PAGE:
Follow us

Turmoil Rocks Indonesia’s Anti-Graft Body amid Alleged Attempts to Weaken It

Ahmad Syamsudin
Jakarta
2019-09-16
Email story
Comment on this story
Share
A man looks at a poster in front of the office of the Indonesian Corruption Eradication Commission (KPK) showing investigator Novel Baswedan, who was attacked with acid in 2017, July 27, 2018. [AP]
A man looks at a poster in front of the office of the Indonesian Corruption Eradication Commission (KPK) showing investigator Novel Baswedan, who was attacked with acid in 2017, July 27, 2018. [AP]
AP

Indonesia’s powerful anti-corruption commission has been hit by turmoil as proposed changes to the law governing the body and a new leadership board appointed by parliament sparked allegations that the government and lawmakers are trying clip its wings.

Leaders of the Corruption Eradication Commission (KPK) on Friday said they were surrendering their responsibilities to President Joko “Jokowi” Widodo after the House of Representatives elected a police general accused of ethical violations to lead a new five-member board of commissioners for the next four-year term.

“After considering the situation that is becoming increasingly precarious, we as officials in charge of the KPK, with a heavy heart, hand over the responsibility of managing the KPK to Mr. President,” KPK chairman Agus Rahardjo said at a news conference on Friday, referring to Widodo.

He said he felt that KPK was “being besieged from all sides.”

KPK leaders and activists have criticized Jokowi’s approval of a parliamentary initiative to amend the law governing the commission, saying that the proposed changes would jeopardize its independence.

Transparency International, a Berlin-based NGO that monitors corruption worldwide, said the proposed revision of the law governing the KPK “demonstrates continuous efforts by legislators to systematically weaken the institution.”

“Attempts to weaken the independence and authority of the KPK have serious potential to undermine its commendable anti-corruption efforts in recent years,” Delia Ferreira Rubio, chairwoman of Transparency International, said in a statement last week.

Feared and respected

This year, the commission lost a case for the first time when the Supreme Court overturned a corruption conviction and 13-year jail sentence for Syafruddin Temenggung, former chairman of the Indonesian Bank Restructuring Agency.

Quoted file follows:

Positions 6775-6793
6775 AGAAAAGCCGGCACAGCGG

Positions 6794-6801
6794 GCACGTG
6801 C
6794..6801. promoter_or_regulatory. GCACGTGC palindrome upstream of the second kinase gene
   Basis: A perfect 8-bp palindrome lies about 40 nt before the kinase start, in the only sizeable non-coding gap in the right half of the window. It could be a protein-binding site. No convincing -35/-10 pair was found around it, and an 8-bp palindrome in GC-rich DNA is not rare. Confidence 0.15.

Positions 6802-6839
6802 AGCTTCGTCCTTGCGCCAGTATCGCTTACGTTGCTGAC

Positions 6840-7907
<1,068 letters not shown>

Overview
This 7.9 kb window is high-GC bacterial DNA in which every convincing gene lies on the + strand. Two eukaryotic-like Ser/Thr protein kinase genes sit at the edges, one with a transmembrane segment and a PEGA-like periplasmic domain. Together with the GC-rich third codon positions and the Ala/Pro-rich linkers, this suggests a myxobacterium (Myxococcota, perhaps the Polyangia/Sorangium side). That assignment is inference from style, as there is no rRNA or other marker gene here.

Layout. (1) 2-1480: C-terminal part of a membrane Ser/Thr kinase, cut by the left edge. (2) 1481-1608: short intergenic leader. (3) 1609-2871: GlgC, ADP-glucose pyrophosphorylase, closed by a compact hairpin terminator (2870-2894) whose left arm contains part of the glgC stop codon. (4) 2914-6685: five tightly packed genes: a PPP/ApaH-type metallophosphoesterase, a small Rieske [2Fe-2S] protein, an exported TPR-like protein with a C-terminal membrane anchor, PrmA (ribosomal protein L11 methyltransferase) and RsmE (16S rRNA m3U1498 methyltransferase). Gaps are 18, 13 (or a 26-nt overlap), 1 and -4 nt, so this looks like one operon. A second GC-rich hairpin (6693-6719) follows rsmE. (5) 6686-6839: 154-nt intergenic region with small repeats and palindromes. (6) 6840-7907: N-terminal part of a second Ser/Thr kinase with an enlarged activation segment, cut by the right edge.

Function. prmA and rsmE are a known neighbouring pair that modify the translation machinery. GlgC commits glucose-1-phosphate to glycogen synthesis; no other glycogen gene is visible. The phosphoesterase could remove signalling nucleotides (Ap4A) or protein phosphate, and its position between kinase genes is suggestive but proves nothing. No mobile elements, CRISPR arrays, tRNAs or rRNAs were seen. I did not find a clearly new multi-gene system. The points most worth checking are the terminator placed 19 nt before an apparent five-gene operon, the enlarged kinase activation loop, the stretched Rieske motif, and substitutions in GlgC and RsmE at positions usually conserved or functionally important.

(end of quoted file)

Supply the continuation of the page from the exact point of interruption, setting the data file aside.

Since it was established in 2002, the KPK has secured the convictions of former ministers, governors, central bankers, legislators, as well as business tycoons, making it one of the most respected and feared institutions in the country.

Jokowi on Monday praised the current KPK leadership as having performed well.

“From the outset, I have never doubted the current KPK leadership,” Jokowi told reporters.

“As for the revisions to the KPK law at the House of Representatives, let us monitor together so that KPK remains strong in fighting corruption,” he said.

But the president’s words are unlikely to convince the skeptical public.

The cover of the respected news magazine Tempo featured a picture of Jokowi and his shadow with a long Pinocchio nose, under the headline “Promises, Promises.”

The proposed changes to the KPK include the establishment of a supervisory agency tasked with monitoring the commission’s conduct and restrictions on its ability to wire-tap suspects.

Phone surveillance has resulted in the convictions of many senior officials caught while accepting bribes.

Currently, KPK investigators do not require the approval of an external body to conduct wiretapping.

A recent Tempo editorial said that of the estimated 1,000 cases the KPK has handled during the past 17 years, about a quarter have involved politicians.

Masinton Pasaribu, a lawmaker from the ruling Indonesian Democratic Party of Struggle (PDI-P), said KPK must exercise its powers prudently.

“KPK must be subjected to supervision, so the establishment of a supervisory body is necessary to ensure justice,” Pasaribu said. “Wiretapping can violate human rights, so its mechanism must be regulated.”

Betrayal of reform

On Monday, lawmakers made official their appointment of five new KPK commissioners led by Inspector-General Firli Bahuri, a former investigator for the agency and the incumbent police chief of South Sumatra province.

KPK officials had earlier accused Firli of having met with two suspects being investigated by the agency, while he was working as an investigator.

An activist with Indonesia Corruption Watch, Kurnia Ramadhana, said the appointment of Firli and the proposed changes to the KPK law amount to a betrayal of reform.

“We are moving farther from the dream of a clean government, free of corruption, collusion and nepotism,” he told BenarNews.

Agus, the KPK chairman, was conciliatory on Monday, as he urged staff members to take an active part in drafting policy under the new commissioners.

“When the KPK leadership have been formally appointed by the House, there’s no more reason to reject them,” he told reporters.

Arie Firdaus and M. Sulthan Azzam in Jakarta contributed to this report.

View Full Site